Last week we left off discussing the dim prospects of our metastatic cities in the face of accelerating energy descent and ecological decline. Though many fellow planners agree there are challenges at hand, there is wide dissensus about the severity of consequences our cities will endure.
This week I’d like to carry that theme forward a bit and discuss specifically why I hold deep reservations about the efficacy of insular planning in dealing with the these consequences which include rising levels of biodiversity loss, deforestation, desertification, topsoil loss, salinization, ocean acidification, toxification of the environment, carbon emissions, and resource depletion.
Behind every set of policies is an endorsement of an underlying set of beliefs, and insular planning is no different. Insular planning is my designation for those policies that seek to offset the side effects of what’s believed to be a state of permanent and dependable economic growth. These side effects include traffic congestion, food deserts, and other liveability issues. These policies are all well and fine in dealing with the many issues that pop up as a result of economic growth, but are sorely out of touch with the realities of the present and near future, particularly with regard to energy, resource, and capital availability.
In short they miss the big picture that the indefinite economic growth model that we’ve come to expect over the course of the Age of Exuberance has begun to sputter and will soon fail, due mostly to the fact that the ecological basis of its existence is being undermined by human activity. As a result, our metastatic cities – those that rely on vast quantities of cheap energy and resources delivered along distant supply lines – will suffer mightily.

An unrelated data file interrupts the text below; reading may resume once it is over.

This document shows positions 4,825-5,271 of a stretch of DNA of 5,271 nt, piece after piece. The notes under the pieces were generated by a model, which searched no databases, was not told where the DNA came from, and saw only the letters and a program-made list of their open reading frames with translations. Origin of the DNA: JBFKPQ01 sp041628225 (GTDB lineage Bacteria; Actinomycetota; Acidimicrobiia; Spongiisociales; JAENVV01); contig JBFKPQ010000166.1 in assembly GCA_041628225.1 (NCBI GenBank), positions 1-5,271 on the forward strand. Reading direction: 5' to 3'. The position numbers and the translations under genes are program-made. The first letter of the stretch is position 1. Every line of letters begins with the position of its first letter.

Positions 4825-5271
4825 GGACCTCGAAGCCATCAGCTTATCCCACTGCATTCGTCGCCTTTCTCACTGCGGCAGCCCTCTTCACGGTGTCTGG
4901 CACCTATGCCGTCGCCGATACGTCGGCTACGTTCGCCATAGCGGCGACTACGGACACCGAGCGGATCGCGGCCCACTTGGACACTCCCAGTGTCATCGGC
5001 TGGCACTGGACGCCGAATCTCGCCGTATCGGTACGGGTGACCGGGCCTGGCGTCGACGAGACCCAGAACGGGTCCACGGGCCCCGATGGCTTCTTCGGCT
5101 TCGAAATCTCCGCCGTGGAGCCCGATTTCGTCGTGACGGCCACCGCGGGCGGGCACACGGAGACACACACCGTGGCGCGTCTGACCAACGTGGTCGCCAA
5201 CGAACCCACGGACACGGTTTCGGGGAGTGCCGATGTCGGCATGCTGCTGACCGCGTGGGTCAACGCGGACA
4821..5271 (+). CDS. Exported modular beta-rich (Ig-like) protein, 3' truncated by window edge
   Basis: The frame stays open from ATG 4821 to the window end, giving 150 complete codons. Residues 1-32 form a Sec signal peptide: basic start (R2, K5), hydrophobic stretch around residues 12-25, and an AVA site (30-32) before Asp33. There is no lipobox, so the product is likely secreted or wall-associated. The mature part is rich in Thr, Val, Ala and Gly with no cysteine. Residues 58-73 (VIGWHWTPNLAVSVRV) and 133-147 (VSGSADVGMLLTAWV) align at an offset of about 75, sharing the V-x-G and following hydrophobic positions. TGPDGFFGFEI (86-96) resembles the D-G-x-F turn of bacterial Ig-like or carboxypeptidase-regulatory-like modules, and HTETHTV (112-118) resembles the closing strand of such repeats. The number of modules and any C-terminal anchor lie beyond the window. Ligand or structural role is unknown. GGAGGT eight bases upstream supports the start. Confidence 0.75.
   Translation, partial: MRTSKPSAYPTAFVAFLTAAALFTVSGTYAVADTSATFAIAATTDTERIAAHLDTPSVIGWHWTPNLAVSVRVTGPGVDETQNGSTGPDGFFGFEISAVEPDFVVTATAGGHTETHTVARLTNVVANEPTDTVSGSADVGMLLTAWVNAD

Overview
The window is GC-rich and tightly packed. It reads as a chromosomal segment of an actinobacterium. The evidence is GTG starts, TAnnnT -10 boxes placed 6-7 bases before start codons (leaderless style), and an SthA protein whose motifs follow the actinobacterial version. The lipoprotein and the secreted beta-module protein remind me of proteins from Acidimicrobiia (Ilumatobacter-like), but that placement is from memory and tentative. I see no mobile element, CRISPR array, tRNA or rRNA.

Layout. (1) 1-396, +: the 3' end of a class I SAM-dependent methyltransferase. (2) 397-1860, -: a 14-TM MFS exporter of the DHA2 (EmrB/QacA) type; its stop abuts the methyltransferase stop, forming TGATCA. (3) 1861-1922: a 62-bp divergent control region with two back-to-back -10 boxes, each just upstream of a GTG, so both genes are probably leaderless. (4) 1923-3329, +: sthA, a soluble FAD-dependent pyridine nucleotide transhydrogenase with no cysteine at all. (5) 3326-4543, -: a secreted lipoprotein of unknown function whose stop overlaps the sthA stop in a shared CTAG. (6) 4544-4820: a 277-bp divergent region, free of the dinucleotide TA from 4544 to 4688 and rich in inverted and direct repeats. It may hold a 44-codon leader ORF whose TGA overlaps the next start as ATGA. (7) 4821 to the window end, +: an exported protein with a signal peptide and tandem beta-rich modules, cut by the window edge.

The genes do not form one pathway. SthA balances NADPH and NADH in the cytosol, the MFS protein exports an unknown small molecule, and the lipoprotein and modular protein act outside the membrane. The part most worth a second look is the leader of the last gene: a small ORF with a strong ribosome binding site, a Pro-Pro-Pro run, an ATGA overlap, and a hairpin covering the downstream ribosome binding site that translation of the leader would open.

I could go into more detail regarding insular planning’s flawed underlying belief in infinite economic growth (and will in subsequent posts). But this week I’d rather focus on the pitfalls of its other central tenet: the blind faith in infinite technological progress.
Over the course of the Age of Exuberance – a period of time from roughly 1500 AD to now – technological progress has unfailingly proceeded to deliver greater efficiencies to our machines and industrial processes, thereby providing many in the Western world with material wealth beyond prior generations’ wildest dreams.
It’s important to note that the wellspring of this technological progress did not lie simply in the creativity of Eli Whitney, Thomas Edison, or James Watt. Instead, much of the progress could be attributed to the ability of these men to figuring out how to apply unlimited new sources of available energy to existing, rudimentary processes.
After all, the steam engine is well known to have been invented nearly 2,000 years ago by Hero of Alexandria. However, without the widespread application of fossil fuel energy to this technology in the late 19th century, the steam engine would remain a mere child’s toy to this day.
Many other technologies we take for granted these days are like the steam engine in that they depend upon huge energy surpluses to function. The phenomenon of energy ascent – that is, rising energy per capita – served as a key component of the Age of Exuberance. The enormous energy surplus came in the form mostly of fossil fuels, which allowed inventors like James Watt to apply nearly unlimited energy to all manner of automated machine. To this day, fossil fuels account for roughly 80% of the world’s total energy use.
However, energy ascent is petering out just now, as fossil fuel supplies have recently plateaued. Correspondingly, we are currently transitioning into a period of energy descent – falling energy per capita – as the Age of Sufficiency takes hold. Because high technology is inherently energy intensive, it will suffer the indignities of diminishing returns and will likely play less of a role in our collective future.